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Ethical investing: You can help the world but any old green fund won't do

Principles and profits can mix as long as you choose the right manager, finds Julian Knight

Can you have it all? As National Ethical Investment Week starts, that's the question being asked by more and more consumers. Can their investment choices both bring them big returns and do the right thing by the planet and its people?

Looking at the raw statistics, ethical funds – which normally don't invest in arms, tobacco, mining or alcohol companies, as well as some drugs groups – have fared no worse than most non-ethical funds in the past couple of years. But they are hardly stand-out.

"There are plenty of decent-performing ethical funds," says Hugo Shaw from independent financial adviser (IFA) Bestinvest. But the very big hitters tend to be funds that pick from the whole universe of stocks."

However, Mark Hoskin, at IFA Holden & Partners contends that some ethical managers have performed better than others by being more selective. "Funds that simply buy what remains after taking out guns, mining and tobacco have been weighed down with telecoms and, in particular, banks. Managers who were more creative with the shares they could invest in, potentially avoiding banks, have done better," says Mr Hoskin. He cites the Standard Life ethical fund, Aegon's ethical corporate bond fund and F&C Stewardship as examples of investment vehicles that do their research and have avoided much of the credit crunch woe.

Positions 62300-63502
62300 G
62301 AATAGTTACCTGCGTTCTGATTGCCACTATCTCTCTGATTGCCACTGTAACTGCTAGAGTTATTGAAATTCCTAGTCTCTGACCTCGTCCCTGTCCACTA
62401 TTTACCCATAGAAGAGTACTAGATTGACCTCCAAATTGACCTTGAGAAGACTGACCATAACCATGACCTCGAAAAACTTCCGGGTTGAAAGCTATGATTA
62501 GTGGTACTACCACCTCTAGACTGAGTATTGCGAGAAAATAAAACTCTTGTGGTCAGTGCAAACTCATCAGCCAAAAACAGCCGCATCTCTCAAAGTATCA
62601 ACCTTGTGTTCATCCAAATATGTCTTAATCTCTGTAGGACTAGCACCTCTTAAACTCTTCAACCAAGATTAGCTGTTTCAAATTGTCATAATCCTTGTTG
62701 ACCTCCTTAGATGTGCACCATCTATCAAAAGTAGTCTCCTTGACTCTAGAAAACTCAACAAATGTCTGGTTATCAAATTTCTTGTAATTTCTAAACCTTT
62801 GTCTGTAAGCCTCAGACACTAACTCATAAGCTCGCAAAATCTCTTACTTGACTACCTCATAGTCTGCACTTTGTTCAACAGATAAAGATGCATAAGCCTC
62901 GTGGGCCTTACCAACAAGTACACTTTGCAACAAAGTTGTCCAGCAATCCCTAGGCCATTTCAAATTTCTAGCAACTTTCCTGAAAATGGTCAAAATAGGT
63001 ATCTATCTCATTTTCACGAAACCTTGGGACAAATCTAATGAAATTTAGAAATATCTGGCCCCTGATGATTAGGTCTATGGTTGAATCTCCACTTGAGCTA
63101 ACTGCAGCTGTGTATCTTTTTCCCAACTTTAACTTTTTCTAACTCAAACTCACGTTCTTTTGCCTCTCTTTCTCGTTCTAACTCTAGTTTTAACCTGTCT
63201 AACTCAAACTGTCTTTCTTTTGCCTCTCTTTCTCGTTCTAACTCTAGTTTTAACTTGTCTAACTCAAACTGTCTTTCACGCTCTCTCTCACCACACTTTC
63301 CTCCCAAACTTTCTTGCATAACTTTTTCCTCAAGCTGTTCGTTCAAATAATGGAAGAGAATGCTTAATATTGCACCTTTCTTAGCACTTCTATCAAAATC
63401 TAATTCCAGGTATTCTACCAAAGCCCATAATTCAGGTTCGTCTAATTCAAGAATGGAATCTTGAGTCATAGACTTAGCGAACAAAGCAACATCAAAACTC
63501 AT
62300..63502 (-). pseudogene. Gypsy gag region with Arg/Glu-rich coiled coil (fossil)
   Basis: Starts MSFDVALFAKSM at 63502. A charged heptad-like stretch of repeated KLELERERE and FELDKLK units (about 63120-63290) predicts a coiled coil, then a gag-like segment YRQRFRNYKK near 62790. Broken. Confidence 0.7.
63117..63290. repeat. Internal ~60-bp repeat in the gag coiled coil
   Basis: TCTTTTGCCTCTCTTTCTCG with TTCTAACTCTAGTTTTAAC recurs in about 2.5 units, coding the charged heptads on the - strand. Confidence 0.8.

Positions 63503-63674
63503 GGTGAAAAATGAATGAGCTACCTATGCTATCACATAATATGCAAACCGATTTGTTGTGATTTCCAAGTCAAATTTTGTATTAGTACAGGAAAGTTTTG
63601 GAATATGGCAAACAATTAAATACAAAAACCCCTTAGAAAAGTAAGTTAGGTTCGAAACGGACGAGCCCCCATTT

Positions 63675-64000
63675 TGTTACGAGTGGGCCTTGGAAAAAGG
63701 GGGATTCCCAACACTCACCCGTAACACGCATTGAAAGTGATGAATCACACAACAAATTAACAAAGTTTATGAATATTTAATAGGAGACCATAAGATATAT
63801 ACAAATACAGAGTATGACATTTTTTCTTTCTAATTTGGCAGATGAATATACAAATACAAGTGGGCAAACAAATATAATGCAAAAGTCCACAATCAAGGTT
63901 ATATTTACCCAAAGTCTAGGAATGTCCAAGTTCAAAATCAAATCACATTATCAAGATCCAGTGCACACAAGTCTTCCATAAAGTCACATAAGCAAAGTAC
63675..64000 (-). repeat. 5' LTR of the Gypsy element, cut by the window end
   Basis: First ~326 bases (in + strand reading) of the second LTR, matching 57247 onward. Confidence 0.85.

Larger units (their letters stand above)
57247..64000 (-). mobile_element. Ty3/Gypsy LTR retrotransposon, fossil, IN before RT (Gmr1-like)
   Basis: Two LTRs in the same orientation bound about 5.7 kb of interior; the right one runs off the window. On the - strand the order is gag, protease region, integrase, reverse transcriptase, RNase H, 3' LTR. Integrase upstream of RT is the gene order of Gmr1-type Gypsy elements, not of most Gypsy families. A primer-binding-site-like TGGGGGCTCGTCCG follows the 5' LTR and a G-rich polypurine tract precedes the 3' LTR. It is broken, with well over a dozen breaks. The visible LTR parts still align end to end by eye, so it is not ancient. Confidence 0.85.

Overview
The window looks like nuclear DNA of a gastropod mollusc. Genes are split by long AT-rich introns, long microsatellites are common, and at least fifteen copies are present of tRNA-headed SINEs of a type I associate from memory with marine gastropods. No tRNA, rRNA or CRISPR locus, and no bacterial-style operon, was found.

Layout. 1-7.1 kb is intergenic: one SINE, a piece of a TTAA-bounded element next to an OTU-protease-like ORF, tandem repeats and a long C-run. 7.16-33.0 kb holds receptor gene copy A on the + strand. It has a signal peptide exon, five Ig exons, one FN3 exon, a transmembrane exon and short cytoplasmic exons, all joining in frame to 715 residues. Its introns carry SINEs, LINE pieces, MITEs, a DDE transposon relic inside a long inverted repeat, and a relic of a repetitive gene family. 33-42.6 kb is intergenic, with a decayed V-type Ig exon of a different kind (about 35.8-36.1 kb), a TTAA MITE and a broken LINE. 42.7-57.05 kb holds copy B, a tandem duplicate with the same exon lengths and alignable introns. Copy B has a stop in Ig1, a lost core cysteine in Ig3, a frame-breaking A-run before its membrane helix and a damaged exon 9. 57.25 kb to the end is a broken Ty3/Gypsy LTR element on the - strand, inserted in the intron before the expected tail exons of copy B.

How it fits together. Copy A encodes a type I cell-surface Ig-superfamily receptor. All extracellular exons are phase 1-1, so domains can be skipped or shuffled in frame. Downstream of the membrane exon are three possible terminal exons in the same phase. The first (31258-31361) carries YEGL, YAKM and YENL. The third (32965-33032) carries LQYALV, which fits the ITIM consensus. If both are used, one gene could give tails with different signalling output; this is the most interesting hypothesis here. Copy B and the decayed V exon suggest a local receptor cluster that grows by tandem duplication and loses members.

There are now more than 100 ethical funds available to UK investors and the sector is worth around £6bn. That seems a big number but it isn't in terms of the overall global investment market. "The universe of ethical funds is small. If people want to invest in the UK stock market through an ethical fund then they are well catered for, but outside these shores the choice is much more restricted," says Mr Shaw.

This can mean that, unless they put their principles on hold, investors will be denied the chance to put their money in a number of different economies – an approach that can spread risk as well as giving exposure to potentially high-growth areas.

"There are global funds such as Jupiter Ecology but you can't get access to specific sectors like Japan, the Far East or emerging markets. Ethical investing means research and there is precious little appetite to do this among overseas funds," says Mark Dampier from IFA Hargreaves Lansdown.

But that doesn't mean the big returns are out of reach. "Companies that deal with new technologies such as pollution controls and alternative energy are a massive growth area," says Mr Hoskin. "Funds that invest in these sectors should be on to a winner long-term."